“Once the Guild of Intrinsic Craftspeople heard what he had done, they offered him membership in their little organization right away. He couldn’t believe it, but he was mortified when his mother heard, made the caravan turn back around, and haggled with the Guild’s leaders over the price of his admission and whatnot. I swear, I didn’t know someone could blush through those wraps they wear, but that Liyudi proved me wrong!” Arash chuckled at seeing the mental image once more, and even Io gave a polite laugh or two. “He’s apparently working on something like a kashti-e-havaayee, but only for one passenger, odd as that seems. Yuri offered it to Lahahana so he wouldn’t have to keep taking a train from Gundishapur University to here, but the Efreet apparently has a thing about heights: they make him nauseous. I do find it ironic that someone who seems to specialize in the Element of Air has that kind of problem,” the young Aryan said, Io nodding his head in agreement.

Taking a deep breath, Io obviously had something he wanted to inquire about, and he seemed to be working up the nerve to do so. “Did you and your father patch things up?” the sheikh asked softly, and Arash began to pace back and forth, slightly agitated. “Come on, Arash, don’t tell me you two still aren’t talking. After everything that happened…”

Still pacing, the duelist answered Io. “No, we did…sort of. After these many years, even after he was turned back into an Aryan from being a sheep, he’s still the same person he was,” and here Arash got quiet, “and I guess so am I. I’d like to think we’re better off than what we were before all of this, but even when my mother was alive we were never what you’d call close. Only time will tell if that eventually changes or not.”

Shrugging his shoulders, Io changed the subject. “What about the lovely monk?”

Arash stopped pacing to smile shyly. “She’s, she’s great. We’re taking things slow, since this is the first real relationship that either of us have been in, but things are good between Hengameh and me. And, we’ve both agreed that maybe we should try being only with each other, which still seems strange. But, for her, I’m willing to try anything she asks of me.”

“That’s wonderful, my friend,” Io said, clapping Arash on the shoulder. “I wish you both all of the happiness and love you could want in this life.”

Looking down for a second, Arash took his time before he was willing to look back up at Io. With a couple of tears in his eyes, he said, “And what about you, Io?”

“What about me?” the Deva asked, confused.

“What about your love and happiness? After all,” here the duelist sniffed a couple of times unconsciously, “I did kill your only living family.”

“Oh, Arash,” Io said, rubbing the distraught young man’s arm. “I don’t hold any grudges against you for that, I really don’t. Not even for stabbing me,” the sheikh tried to make a joke, but Arash didn’t rise to the bait. Sighing, the Deva continued trying to soothe the duelist, speaking softly and slowly. “Really, my friend, there’s nothing to forgive. You did what I couldn’t, and I will be forever grateful to you for that. Not only did you save me from having to choose between my brother and the world, you saved everyone else. So, if you’re carrying around this burden of guilt for what you did, put it down. I never even picked it up.” The sheikh held open his arms, and Arash let himself be held just for a few seconds for comfort before it grew awkward for him and he gently pushed Io away. I guess not everything has changed, the young Aryan thought morosely. But, it can if I want it to, he mused.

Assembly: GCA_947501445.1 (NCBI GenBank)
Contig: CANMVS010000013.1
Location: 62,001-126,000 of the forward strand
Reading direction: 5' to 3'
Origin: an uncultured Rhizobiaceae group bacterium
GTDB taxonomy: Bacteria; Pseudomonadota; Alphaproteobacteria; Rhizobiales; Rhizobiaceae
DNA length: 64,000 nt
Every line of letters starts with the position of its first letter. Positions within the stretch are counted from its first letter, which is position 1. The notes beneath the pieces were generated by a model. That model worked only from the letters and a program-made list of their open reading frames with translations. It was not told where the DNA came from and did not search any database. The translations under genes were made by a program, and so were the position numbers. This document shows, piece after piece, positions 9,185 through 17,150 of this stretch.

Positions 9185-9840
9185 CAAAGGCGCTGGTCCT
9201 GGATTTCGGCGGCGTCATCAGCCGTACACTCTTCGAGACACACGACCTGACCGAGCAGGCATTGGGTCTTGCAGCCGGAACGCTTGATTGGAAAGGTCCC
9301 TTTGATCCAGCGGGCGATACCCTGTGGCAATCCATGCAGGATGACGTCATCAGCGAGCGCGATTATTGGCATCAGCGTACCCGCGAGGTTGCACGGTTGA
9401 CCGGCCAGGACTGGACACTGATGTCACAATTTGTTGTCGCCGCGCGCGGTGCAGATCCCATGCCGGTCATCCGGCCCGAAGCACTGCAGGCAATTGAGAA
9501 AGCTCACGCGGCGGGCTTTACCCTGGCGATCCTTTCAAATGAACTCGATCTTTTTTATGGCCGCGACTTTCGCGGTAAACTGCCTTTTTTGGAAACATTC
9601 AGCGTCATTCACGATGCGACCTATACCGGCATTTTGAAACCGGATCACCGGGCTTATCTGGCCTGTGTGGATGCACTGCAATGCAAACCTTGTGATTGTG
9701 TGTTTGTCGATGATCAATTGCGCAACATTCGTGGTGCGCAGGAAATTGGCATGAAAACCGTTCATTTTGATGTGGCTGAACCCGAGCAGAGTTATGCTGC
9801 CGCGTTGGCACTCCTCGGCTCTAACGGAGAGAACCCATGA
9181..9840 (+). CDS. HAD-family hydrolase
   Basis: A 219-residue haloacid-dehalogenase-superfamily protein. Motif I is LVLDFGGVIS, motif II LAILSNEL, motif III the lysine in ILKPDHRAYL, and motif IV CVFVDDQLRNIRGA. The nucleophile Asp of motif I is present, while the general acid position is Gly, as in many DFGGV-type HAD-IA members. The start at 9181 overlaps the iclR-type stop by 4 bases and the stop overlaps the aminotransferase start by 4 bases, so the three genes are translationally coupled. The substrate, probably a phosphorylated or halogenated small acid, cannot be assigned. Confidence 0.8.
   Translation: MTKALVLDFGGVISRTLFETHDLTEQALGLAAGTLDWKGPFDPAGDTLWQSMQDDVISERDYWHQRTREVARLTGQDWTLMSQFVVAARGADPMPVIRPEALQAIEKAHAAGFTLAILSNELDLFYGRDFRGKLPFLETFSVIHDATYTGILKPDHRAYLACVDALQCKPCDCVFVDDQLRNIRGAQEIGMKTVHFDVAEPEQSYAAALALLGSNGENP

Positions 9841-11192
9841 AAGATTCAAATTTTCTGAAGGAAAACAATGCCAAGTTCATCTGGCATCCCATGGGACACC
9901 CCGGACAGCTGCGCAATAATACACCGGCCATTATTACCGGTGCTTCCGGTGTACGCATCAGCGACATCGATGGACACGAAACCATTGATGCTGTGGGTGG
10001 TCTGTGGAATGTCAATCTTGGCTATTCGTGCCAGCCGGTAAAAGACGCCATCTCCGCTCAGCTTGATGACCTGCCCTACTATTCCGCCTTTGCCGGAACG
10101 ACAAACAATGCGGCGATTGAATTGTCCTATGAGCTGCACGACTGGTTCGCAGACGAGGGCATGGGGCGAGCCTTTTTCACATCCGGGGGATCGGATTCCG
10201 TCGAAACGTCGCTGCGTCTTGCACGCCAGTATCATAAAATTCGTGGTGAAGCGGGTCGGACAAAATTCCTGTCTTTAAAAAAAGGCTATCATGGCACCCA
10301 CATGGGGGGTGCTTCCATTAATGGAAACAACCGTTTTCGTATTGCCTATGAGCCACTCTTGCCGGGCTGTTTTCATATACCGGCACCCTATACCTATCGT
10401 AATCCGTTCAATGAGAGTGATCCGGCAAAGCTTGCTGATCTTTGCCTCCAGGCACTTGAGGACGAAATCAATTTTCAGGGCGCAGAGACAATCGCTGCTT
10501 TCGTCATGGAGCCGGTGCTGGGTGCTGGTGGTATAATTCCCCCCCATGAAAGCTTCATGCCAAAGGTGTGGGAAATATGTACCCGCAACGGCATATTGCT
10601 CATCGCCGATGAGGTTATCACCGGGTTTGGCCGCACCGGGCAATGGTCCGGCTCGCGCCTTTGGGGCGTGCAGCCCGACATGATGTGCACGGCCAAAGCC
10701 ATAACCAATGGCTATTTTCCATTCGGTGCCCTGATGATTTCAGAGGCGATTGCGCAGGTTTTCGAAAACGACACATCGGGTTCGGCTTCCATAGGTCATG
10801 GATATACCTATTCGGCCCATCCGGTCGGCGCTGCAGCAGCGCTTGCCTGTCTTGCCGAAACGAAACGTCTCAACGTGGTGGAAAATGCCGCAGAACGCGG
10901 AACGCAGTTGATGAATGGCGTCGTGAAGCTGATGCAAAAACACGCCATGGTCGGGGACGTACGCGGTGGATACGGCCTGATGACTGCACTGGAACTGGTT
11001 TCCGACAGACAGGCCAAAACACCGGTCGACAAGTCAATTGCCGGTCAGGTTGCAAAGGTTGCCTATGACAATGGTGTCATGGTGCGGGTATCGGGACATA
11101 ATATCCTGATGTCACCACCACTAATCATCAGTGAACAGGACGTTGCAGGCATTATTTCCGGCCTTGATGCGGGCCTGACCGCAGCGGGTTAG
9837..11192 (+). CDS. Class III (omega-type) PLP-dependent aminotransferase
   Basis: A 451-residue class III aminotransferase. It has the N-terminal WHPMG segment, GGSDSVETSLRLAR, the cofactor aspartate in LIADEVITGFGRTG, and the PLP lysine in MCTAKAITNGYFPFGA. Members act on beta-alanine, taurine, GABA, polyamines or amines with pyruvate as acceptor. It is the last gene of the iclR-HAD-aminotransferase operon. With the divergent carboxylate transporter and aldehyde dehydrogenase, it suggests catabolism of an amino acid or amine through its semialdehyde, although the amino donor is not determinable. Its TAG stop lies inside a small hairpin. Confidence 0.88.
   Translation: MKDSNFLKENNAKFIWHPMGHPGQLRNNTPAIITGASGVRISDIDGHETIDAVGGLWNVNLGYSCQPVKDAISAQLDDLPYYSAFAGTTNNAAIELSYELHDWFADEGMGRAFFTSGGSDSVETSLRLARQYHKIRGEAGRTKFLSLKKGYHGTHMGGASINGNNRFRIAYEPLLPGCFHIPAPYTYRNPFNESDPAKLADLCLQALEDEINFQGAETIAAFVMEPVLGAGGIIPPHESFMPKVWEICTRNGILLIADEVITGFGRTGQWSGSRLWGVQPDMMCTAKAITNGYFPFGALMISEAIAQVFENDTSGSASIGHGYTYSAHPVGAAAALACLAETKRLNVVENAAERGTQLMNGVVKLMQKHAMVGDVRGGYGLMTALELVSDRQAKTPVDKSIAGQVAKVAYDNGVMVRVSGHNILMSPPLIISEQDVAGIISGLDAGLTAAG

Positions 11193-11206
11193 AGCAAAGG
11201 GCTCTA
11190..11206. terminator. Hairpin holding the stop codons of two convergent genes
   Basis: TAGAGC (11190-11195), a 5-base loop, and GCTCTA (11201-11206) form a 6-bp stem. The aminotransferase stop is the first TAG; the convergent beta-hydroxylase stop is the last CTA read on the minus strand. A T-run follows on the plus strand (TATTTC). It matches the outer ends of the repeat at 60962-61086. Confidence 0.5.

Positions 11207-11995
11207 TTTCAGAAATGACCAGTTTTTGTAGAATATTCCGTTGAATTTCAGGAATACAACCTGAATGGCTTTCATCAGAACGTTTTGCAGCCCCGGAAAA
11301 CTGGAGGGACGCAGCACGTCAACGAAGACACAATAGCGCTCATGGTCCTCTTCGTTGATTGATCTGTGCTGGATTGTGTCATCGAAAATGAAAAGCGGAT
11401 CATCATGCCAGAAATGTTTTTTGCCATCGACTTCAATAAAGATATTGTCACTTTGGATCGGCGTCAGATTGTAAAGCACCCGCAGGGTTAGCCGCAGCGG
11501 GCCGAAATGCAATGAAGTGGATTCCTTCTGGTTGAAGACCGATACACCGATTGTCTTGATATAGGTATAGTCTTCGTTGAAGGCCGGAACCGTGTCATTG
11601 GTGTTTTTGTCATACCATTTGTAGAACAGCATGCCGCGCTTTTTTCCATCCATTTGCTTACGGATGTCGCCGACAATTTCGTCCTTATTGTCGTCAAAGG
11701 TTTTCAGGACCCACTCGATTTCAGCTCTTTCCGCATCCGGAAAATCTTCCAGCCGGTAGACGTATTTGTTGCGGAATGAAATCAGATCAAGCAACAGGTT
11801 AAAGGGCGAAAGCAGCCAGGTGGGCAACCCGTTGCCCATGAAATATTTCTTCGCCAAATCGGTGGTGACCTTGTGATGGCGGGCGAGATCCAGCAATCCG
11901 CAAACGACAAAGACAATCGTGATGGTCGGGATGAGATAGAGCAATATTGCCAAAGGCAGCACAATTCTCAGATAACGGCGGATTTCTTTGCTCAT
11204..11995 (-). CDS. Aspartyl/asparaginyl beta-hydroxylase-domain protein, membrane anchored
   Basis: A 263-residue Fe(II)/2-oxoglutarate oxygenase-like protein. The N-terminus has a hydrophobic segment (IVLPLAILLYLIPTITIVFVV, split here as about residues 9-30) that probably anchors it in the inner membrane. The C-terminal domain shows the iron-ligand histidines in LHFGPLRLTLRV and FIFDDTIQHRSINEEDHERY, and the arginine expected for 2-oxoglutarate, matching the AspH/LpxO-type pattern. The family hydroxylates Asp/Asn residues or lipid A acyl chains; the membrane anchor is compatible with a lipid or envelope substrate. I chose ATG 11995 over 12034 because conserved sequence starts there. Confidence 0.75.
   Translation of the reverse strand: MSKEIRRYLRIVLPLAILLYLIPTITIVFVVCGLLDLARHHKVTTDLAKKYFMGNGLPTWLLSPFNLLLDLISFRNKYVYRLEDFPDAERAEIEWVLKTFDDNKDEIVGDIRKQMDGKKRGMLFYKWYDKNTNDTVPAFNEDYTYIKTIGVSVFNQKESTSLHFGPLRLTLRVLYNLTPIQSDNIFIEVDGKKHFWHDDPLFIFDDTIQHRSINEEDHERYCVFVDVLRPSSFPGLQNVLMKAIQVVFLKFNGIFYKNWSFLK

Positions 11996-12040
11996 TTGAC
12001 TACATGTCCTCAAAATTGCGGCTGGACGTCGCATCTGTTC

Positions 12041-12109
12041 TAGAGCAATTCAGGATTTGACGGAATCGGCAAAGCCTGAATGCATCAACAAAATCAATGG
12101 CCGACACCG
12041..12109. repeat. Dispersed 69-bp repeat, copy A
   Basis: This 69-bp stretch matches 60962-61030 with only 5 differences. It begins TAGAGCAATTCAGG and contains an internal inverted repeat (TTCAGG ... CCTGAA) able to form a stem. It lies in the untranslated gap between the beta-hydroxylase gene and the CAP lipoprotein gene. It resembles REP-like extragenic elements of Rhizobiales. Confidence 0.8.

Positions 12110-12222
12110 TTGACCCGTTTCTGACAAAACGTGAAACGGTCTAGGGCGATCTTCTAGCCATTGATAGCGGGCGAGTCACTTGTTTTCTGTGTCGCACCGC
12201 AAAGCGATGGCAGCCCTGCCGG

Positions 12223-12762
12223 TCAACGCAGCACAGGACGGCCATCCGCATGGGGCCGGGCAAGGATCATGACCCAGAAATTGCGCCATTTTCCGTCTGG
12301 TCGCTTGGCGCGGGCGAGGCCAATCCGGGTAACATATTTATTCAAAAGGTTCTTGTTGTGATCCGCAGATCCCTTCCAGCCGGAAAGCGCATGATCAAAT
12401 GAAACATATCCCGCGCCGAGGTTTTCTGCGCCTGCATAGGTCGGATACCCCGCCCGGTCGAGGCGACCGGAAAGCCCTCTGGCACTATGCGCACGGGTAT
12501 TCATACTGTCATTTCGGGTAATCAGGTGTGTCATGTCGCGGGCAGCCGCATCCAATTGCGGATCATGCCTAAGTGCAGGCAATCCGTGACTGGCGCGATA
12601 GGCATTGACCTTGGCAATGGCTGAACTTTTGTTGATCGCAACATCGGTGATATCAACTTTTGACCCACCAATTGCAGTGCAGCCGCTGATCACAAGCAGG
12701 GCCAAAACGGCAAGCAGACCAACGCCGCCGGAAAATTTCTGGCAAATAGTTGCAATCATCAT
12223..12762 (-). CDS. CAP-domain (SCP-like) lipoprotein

After he had stepped back and regained his composure, Arash was about to say something to his friend when the door opened up and one of the city guards rushed in. After glaring at the duelist for daring to have weapons in the sheikh’s presence, the guard remembered why he was there. “Forgive me, honored sheikh,” he said, pausing to salute right hand pressed over his heart, “but there’s been a…well, I’m not quite sure how to say this…”

“Speak freely, my son, it’s all right,” the sheikh tried his best to reassure the nervous guard. “Take a few deep breaths, and just say what it is you have to say.”

Following the Deva’s advice, the young guard –Arash smiled, realizing that the guard was probably his age, but he felt so much older after all they’d done- did breathe in and out slowly until he had gotten himself under control. Once he did, he stood up straight and said, “The grave, honored sheikh, the one for your brother that you’d dug out on the edge of town and asked if we could keep an eye on it during our patrols? The grave has been disturbed.”

“How? How has it been disturbed?” the sheikh asked tensely.

“I would say that a wild animal dug up the body, honored sheikh, but the way the hole appears it almost looks like the body was dug out from inside the grave; and the reason I say it was a wild animal is that there are paw-prints leading away from the grave, only…”

“…the paw-prints are backwards, yes?” Io finished for the guard, paler than he usually was. Arash was confused, as was the guard, but the young man finally nodded his head yes. “Thank you for reporting this to me, my son; please, refresh yourself before you resume your patrol,” the Deva said to the guard, who saluted once more before turning and leaving.

“What was that about?” Arash asked with concern.

“That is the way a rakshasa appears, my friend, hands like animal paws but backwards. Remember how I had warned him that this could happen? Well, it seems like we were able to stop Bahram from ruining Amol, but we were too late to stop my brother from becoming one of those abominations - even without the presence of the darkness inside of him,” Io answered.

“Well then, what should we do?” Arash asked, bouncing on the balls of his feet.

“Let’s see if our companions are up to another adventure, my friend. After all, someone has to save the people of Padeshahi from this monster, and it might as well be us.”

“Looks like you get your wish to get out of politics after all,” the duelist joked with gallows humor as he waited for his friend to grab his things from the corner of the room.

“It reminds me of an expression I heard many lives ago: be careful what you wish for,” the Deva joked back. “Come on, we have no time to waste. I’ll go send a message to the University and tell the Raees that I’ll pay him back for passage for 3 on one of the airships; you go get Yuri, Hengameh and Basma, and we’ll meet at the air-wharf by 18th Bell. Your sister and the two Sha’ir should be here by then, hopefully. We’ll discuss our plans after we’re all together.” And with that, the two men left the room they were in and ran out the door. Even though they were all in massive danger -again- Arash couldn’t help but grin. Life with his friends may be many things, but boring was never going to be one of them, and there was nowhere in this world he rather be than by their side throughout it.